McConaughey’s performance, more flat than fiery, is the weakest link, but Ian McShane lends some acting heft to the proceedings as a grieving father who forms a special bonds with his deceased son’s fiancée (Kate Mara). However, Kimberly Williams-Paisley is once again reduced to a smiling spouse (as she was earlier this year in How to Eat Fried Green Worms ) whose performance consists almost entirely of a few reaction shots of her cheering from the Marshall stands.

We Are Marshall isn’t terrible, but it fails to measure up to the more effective sports movies of recent years. Considering the powerful true story that inspired the film, the movie’s lack of distinction is a little disappointing.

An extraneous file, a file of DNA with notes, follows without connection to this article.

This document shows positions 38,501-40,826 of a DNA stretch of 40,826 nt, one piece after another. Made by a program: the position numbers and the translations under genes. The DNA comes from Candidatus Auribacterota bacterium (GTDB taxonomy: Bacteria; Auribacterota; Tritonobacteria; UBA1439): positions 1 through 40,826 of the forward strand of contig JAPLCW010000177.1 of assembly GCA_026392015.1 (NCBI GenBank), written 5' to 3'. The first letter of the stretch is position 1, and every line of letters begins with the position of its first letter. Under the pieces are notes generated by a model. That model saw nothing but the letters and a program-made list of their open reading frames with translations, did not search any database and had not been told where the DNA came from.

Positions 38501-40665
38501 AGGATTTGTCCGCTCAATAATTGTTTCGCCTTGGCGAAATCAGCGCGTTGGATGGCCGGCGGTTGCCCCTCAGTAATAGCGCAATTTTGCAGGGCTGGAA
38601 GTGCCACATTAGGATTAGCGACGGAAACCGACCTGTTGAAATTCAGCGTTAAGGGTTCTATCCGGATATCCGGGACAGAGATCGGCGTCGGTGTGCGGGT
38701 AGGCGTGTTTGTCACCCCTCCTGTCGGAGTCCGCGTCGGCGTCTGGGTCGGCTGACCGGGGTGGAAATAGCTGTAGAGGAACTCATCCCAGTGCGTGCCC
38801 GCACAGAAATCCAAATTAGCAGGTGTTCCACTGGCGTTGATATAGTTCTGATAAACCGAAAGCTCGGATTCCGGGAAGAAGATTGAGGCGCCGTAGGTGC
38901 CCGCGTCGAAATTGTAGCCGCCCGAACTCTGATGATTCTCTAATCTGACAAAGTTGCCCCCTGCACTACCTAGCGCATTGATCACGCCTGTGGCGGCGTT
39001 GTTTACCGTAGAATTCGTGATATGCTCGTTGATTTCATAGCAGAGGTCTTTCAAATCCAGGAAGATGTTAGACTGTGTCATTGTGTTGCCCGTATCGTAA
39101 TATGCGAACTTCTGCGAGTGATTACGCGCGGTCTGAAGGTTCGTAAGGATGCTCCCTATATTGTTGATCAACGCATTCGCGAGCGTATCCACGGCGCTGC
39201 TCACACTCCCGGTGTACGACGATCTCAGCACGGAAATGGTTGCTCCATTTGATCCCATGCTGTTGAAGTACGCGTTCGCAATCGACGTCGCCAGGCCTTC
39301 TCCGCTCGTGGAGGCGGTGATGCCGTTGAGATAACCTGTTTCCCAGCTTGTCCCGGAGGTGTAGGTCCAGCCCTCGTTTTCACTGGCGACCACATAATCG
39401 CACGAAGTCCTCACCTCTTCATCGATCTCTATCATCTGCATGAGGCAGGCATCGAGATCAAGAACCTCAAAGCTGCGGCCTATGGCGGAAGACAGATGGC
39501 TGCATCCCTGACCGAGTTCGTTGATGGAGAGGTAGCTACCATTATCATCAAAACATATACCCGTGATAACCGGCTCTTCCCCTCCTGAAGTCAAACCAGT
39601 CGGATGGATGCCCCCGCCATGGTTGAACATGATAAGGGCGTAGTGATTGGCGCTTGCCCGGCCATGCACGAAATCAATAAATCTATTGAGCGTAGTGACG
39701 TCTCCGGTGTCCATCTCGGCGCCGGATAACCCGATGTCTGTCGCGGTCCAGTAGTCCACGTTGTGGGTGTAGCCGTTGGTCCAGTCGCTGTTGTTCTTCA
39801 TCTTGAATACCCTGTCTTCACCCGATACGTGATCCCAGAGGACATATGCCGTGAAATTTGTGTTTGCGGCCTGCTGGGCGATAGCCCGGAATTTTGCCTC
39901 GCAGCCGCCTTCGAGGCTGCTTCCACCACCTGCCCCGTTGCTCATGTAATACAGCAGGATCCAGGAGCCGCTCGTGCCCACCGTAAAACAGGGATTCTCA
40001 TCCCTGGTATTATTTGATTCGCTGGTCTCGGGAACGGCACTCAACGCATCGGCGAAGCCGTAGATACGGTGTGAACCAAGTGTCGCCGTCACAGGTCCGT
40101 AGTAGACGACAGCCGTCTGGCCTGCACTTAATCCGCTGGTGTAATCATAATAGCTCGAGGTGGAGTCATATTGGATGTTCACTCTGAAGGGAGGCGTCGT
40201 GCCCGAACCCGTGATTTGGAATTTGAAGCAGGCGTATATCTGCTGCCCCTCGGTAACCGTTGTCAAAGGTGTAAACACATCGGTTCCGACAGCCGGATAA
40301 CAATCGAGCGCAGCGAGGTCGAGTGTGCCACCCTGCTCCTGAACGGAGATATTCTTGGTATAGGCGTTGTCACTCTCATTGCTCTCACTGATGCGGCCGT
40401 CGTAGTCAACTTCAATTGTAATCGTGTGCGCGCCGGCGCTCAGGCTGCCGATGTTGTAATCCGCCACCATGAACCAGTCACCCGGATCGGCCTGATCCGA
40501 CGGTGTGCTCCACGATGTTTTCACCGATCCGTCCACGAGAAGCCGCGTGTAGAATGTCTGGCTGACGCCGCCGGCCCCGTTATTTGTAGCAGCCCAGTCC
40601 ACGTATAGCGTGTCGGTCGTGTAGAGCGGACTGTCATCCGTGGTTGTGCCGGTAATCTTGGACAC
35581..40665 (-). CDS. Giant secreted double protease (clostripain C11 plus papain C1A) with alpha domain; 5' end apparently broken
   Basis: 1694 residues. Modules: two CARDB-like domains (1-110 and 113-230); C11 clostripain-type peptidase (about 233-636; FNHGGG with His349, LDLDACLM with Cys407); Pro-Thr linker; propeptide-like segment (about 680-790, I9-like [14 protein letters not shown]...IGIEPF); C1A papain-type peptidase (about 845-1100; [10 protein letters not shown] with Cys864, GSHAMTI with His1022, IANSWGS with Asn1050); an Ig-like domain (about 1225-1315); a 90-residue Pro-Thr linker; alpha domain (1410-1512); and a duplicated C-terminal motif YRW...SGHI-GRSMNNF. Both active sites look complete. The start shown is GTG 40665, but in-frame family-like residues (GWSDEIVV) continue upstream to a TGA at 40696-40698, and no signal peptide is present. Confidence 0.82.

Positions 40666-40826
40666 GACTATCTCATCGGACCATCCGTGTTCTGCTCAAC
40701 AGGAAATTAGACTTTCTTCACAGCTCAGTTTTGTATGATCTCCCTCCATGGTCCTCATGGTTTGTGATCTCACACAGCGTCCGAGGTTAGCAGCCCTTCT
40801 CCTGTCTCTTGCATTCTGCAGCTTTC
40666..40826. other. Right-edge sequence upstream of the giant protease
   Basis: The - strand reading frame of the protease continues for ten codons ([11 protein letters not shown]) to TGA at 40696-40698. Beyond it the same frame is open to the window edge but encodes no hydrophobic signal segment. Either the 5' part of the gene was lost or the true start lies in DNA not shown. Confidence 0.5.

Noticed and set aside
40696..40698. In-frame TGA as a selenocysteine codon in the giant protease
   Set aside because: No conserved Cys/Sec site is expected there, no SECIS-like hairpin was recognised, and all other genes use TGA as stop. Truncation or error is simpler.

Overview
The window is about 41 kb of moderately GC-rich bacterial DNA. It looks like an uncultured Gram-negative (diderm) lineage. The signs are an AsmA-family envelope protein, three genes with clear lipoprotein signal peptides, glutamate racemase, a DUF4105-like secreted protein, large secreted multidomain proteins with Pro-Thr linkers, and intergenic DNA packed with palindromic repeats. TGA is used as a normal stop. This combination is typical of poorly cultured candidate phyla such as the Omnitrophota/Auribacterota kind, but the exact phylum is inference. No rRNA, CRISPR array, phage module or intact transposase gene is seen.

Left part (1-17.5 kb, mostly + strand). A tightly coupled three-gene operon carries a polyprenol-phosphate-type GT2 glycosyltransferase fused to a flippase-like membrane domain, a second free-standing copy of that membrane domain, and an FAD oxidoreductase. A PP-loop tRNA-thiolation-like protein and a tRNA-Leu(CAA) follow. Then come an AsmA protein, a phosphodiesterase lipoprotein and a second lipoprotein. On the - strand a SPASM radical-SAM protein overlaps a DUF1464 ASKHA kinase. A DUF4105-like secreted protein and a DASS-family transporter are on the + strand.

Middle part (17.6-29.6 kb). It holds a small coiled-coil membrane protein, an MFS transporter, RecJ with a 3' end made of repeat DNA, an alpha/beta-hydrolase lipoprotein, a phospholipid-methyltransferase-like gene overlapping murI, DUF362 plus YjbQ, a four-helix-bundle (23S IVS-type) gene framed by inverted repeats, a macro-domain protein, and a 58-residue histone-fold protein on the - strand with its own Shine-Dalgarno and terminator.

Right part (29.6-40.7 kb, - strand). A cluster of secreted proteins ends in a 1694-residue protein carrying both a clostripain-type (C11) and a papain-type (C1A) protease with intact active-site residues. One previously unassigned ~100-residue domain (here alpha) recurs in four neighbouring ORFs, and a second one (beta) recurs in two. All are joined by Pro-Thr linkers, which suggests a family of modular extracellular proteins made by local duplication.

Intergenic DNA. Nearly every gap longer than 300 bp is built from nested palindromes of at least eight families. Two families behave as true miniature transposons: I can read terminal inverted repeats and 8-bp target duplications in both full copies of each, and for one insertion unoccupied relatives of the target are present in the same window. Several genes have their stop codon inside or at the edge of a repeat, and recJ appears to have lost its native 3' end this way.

AUDIENCE:  Teens and up


  • Language/Profanity:  Several profanities. Lord’s name taken in vain.
  • Drugs/Alcohol:  Beer is purchased and consumed by college students.
  • Sex/Nudity:  Some kissing.
  • Violence:  Football contact; a young boy with a helmet runs into a tree; a baseball collision at home plate; a fist fight in a locker room.
  • Spirituality:  Church funeral services; a prayer over a stadium PA system; coaches attend the same church; a man mentions that he was baptized in the Ohio River; talk of the deceased teammates watching the players from above; a sign reads, “The Lord giveth, the Lord taketh away.”